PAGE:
What does your “classroom” look like?

Elliot Masie (researcher/analyst on workforce learning) posted this intriguing quote on his weekly email newsletter this week:

“Online education in higher education has grown in deployment and acceptance – primarily on the value proposition that it can provide scale and flexibility.   In fact, in the early stages of online education, we are seeing too much modeling after the physical classroom.  We have tried to replicate the key elements of a traditional classroom – lecture, discussion, office hours and assignments.  This is predictable – as most new technologies build on the existing and familiar (early TV was Radio with Pictures).”

He goes on to explore and question this assumption – why do we do that?  Why indeed?

A newly created classroom in the virtual world of Second Life

When talk turns to our learning environments, I’m reminded of Cathy Davidson‘s (Duke University and founder of the amazing HASTAC) musings about the typical classroom. She points out that so much of the way education looks and feels today was born of our agrarian, turn-of-the-century needs.  Summers off, synchronous learning on a campus, routinized learning and assessment, many students of one age together in a room, desks in a row…and, disarmingly, when you think about it, if you teleported a 1910-teacher to a 2010 classroom, he or she would know precisely where they were and what to do.  They would feel completely comfortable in the space… desks all in rows, chalkboard at the front of the room.  That 1910 educator would stride confidently up to the front of the room, take their place at the lectern, and begin.  No one would suspect anything amiss.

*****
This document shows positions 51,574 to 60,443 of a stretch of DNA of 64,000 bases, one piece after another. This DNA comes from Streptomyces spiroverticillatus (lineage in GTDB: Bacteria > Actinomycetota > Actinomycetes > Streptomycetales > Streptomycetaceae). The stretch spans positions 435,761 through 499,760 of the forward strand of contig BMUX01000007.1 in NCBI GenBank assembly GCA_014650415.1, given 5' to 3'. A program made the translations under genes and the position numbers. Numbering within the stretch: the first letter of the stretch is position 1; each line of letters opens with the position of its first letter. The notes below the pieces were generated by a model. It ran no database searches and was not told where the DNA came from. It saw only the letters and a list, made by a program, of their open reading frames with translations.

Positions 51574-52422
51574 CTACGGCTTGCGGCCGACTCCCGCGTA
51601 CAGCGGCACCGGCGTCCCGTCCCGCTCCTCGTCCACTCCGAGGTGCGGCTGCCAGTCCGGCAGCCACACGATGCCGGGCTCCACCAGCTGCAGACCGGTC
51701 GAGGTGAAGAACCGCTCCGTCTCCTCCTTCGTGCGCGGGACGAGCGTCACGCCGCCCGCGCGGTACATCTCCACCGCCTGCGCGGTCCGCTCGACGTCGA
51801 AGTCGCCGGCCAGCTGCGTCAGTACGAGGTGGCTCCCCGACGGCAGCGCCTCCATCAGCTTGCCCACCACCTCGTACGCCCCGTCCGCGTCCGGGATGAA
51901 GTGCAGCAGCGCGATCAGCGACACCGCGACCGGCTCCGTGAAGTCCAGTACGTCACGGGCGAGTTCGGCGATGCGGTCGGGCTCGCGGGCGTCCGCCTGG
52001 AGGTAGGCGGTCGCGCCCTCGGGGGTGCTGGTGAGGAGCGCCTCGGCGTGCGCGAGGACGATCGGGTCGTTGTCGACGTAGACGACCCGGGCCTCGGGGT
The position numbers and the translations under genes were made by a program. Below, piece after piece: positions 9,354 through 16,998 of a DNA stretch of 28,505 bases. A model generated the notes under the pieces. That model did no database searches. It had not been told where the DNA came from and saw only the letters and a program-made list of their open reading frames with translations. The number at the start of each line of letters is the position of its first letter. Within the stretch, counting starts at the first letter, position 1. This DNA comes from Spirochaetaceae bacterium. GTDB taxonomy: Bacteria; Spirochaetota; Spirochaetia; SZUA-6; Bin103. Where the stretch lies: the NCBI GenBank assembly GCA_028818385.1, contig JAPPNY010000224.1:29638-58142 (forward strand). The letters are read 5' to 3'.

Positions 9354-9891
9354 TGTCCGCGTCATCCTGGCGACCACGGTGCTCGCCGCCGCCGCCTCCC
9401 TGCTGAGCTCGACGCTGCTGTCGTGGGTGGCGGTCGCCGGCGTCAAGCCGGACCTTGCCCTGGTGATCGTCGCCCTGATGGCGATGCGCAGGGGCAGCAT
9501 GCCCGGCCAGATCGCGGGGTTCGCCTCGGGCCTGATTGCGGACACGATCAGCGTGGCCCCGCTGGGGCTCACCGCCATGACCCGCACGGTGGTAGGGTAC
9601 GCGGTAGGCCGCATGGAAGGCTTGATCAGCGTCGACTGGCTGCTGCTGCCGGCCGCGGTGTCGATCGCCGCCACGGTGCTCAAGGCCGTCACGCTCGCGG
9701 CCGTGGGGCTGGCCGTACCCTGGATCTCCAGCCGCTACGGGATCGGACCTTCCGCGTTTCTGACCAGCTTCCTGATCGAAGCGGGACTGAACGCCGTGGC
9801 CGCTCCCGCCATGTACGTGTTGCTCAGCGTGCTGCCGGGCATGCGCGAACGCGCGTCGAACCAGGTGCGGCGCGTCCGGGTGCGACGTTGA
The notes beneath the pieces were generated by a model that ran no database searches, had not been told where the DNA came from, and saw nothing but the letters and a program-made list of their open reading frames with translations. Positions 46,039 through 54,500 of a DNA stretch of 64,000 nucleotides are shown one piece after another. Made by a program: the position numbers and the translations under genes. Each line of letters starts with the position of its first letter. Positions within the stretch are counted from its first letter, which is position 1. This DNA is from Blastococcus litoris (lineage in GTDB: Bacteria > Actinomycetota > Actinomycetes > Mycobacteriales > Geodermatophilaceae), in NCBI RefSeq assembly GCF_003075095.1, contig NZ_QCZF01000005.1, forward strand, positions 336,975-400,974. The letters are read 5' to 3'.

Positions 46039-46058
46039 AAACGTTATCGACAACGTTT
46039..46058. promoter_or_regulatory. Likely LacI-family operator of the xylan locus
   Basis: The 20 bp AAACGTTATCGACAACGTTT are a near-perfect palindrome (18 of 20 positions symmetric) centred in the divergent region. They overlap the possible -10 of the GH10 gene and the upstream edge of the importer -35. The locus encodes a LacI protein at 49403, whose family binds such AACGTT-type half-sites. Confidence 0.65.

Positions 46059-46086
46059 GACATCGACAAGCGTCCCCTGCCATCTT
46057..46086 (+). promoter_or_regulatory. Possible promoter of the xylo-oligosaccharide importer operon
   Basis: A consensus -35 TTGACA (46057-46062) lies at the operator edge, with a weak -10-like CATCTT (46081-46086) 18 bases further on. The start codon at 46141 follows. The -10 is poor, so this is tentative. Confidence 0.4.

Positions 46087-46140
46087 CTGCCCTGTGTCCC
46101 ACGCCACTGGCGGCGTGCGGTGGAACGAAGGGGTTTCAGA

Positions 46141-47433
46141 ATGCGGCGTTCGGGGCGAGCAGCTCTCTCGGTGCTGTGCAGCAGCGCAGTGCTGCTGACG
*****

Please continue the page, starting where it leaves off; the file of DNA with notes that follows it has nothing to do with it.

Why replicate the turn-of-the-century classroom when, in an online classroom or a virtual environment, we could do anything?  Why remodel precisely what we have when, with the click of a mouse, we could imagine something wholly different?  We could leverage time, space and distance for maximal effect.  We could pull the levers for maximum collaboration and insert disruption into the equation.  We could match learners and teachers, masters and apprentices in entirely different ways. Our classrooms could be space pods or underwater submersibles. We could allow the learner to customize the space to suit their tastes and preferences.


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Filed under Reflections on Teaching

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